The Bride’s House in Georgetown, Colo., the setting of Sandra’s book The Bride’s House, will be open to the public two days in July and August for tours.
July 26, Saturday:
August 9, Saturday:
Fallen Women is one of three finalists for the 2014 Colorado Book Award, mystery genre fiction category. The award, sponsored by Colorado Humanities and Center for the Book, will be announced at a ceremony in Aspen on June 13. Three of Sandra’s books, Alice’s Tulips, Prayers for Sale, and The Bride’s House were finalists in the Colorado Book Awards’ literary category.
I quilted when my girls were small, and I was considered pretty good. But that was because nobody else quilted. As interest in quilting grew, it became apparent that my skills were marginal. So I was skeptical when Cindy Harp, who is in charge of the RMQM’s quilt for The Persian Pickle Club film asked me to make a block. Several quilt groups are piecing and quilting for the film. The RMQM was asked to make a Key West Beauty quilt.
The design looked too complicated for me, and I demurred. How embarrassing if anybody knew I had made that awful square whose corners were half-an-inch off! But Cindy insisted. She said it would take less time to make the square than it would to drive to her house. There was a snowstorm the night before, and I considered cancelling. But I knew that would just put off the inevitable.
Cindy is an extraordinary quilter, a professional, who turns out bed covers, wall hangings, and is finishing quilts for survivors of Colorado floods. She is also a pretty good teacher and mentor.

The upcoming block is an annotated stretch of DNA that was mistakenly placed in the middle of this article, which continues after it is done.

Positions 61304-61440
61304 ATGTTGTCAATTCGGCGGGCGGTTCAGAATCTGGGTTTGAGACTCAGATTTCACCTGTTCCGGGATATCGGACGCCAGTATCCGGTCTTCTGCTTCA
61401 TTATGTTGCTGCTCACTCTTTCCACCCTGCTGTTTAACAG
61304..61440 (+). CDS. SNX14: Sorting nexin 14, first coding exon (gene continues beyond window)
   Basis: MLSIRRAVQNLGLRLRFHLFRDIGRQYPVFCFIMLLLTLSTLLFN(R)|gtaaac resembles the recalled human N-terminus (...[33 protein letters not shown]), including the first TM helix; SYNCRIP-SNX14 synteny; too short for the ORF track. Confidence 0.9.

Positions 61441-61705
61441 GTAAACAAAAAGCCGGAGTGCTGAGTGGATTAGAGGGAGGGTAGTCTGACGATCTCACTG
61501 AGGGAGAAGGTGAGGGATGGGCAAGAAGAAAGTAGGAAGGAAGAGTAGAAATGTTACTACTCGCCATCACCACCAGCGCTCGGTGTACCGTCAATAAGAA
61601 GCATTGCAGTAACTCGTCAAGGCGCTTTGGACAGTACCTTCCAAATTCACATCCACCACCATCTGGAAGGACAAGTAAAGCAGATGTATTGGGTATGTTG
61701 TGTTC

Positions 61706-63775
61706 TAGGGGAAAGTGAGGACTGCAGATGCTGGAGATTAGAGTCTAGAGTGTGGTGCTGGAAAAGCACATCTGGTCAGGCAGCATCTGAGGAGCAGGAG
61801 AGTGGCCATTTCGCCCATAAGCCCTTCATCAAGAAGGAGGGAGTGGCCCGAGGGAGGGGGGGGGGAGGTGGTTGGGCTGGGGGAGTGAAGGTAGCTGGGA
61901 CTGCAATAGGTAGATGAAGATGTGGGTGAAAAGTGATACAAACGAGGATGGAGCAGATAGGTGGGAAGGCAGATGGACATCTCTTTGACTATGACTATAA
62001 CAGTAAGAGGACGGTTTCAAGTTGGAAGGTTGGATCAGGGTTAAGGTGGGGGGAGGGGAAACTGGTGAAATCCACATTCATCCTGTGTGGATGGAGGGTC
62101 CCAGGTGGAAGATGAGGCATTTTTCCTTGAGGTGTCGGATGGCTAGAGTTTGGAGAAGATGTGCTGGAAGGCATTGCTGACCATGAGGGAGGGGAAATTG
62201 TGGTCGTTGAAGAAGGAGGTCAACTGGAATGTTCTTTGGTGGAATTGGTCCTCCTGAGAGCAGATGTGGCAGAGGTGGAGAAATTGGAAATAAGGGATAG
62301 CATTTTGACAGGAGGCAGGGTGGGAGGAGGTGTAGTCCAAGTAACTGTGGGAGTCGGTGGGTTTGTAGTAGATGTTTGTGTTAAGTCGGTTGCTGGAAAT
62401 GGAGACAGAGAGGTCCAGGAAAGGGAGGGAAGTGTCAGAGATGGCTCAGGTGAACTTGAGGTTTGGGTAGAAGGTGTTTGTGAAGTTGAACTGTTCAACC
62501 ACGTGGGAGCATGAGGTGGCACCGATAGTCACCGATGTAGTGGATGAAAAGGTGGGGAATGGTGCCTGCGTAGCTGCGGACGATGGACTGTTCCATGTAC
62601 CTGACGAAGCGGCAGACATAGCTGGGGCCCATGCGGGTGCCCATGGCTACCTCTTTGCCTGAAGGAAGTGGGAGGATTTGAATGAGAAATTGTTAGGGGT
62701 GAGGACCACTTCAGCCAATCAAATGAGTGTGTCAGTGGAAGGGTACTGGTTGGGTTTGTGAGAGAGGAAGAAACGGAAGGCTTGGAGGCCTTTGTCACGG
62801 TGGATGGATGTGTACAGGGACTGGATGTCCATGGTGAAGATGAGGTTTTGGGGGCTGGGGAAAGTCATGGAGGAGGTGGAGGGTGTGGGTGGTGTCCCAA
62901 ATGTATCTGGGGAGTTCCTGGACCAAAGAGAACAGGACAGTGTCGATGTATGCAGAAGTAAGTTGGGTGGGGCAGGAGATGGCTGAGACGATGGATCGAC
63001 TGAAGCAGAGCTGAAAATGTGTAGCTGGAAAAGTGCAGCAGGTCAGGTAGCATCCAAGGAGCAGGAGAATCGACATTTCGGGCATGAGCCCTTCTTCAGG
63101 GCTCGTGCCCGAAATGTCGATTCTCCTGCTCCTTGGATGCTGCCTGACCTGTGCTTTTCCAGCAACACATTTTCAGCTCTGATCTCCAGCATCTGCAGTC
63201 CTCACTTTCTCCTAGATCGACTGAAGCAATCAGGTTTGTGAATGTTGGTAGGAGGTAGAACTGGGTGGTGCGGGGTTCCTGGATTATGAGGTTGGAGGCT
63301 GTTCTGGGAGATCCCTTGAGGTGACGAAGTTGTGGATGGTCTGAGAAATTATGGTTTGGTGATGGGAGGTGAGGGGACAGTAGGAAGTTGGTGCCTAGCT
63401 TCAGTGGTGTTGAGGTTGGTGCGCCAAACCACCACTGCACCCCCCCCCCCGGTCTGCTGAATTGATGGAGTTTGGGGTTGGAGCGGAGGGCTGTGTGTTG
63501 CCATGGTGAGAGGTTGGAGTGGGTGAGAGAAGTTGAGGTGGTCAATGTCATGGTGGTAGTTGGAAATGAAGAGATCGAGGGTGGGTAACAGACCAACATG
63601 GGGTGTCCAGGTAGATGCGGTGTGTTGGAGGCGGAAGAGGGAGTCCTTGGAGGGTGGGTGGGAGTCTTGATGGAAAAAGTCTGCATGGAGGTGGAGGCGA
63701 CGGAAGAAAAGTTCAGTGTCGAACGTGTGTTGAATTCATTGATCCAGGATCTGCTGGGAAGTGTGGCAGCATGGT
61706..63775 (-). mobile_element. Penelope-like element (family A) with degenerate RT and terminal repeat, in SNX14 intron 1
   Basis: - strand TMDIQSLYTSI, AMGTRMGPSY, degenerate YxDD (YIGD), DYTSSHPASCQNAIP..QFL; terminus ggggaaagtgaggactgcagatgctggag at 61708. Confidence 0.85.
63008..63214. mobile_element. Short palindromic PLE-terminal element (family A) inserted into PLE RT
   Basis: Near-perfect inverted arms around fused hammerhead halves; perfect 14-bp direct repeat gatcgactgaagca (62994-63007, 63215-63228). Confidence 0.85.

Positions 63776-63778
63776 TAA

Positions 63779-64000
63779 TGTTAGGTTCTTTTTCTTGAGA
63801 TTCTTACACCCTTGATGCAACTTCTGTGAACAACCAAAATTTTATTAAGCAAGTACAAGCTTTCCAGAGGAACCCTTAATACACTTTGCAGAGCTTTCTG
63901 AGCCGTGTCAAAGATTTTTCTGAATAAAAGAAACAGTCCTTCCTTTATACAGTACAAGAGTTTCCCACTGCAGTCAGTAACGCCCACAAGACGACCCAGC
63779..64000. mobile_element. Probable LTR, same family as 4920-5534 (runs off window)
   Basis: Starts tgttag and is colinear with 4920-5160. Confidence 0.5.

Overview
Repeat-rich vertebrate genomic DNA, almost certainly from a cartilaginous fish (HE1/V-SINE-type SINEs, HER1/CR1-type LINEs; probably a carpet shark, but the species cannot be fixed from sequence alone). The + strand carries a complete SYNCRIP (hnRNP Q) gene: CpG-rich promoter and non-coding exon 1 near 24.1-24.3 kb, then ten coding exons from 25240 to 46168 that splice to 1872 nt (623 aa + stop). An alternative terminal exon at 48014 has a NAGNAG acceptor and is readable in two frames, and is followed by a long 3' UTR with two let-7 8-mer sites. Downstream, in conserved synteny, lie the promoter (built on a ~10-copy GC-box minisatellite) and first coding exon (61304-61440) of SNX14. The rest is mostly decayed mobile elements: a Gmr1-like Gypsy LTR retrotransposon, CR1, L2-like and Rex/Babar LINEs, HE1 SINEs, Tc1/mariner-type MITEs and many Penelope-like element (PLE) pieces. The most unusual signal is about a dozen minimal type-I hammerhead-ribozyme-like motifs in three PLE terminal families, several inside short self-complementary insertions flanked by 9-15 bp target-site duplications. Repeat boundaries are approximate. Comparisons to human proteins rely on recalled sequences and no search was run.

When I arrived, she had everything laid out, the sewing machine threaded. (It threads automatically; you don’t have to lick the thread and stick it through the eye of the needle. Isn’t that cool!) We would be paper-piecing, she announced, while I thought what in the world is that? Cindy showed me how to place the quilt scraps on a paper pattern she’d made, then stitch the seams on her machine. The first seam was flawless. I was stunned. So was the second. Maybe I was a quilter after all. But I screwed up on the third—so much for hubris—and Cindy handed me a seam-ripper to take out the stitches. The quilt square was finished in about 15 minutes. I turned it over, and it was perfect. Well, the center points are about 1/64th of an inch off, but you’d have to use a magnifying glass to see it. I decided not to redo it, since we quilters know that only God is perfect. -SD
Reveille in Washington, 1860-1865. By Margaret Leech. New York Review Books.
Reveille in Washington was first published in 1941, and its author, Margaret Leech won a Pulitzer Prize for it. She was the first woman to win a Pulitzer and one of only two persons to win it twice. Books on history back then tended to be narratives instead of heavily footnoted scholarly works. That this story of Washington, D.C., during the Civil War reads like a novel is no surprise. Leech was not just an historian and biographer, she was a novelist, and she was also a member of the famed New York circle of wits known as the Algonquin Round Table.
Leech describes the sights and sounds of Washington set against the background of the war. This is not a Civil War history on its own but rather a story of what went on in Washington during that time period. She has all the players we’ve come to know—the feuding cabinet, the incompetent generals, the southern sympathizers, and of course the Lincolns. Her portrayal of Lincoln is especially interesting, because she is not infatuated with the President. Most Civil War biographies are hagiographies when it comes to Lincoln, but Leech shows the President’s faults and mistakes. All that makes for a superb book that, except for a few politically incorrect observations about African Americans, has held up over the decades. -SD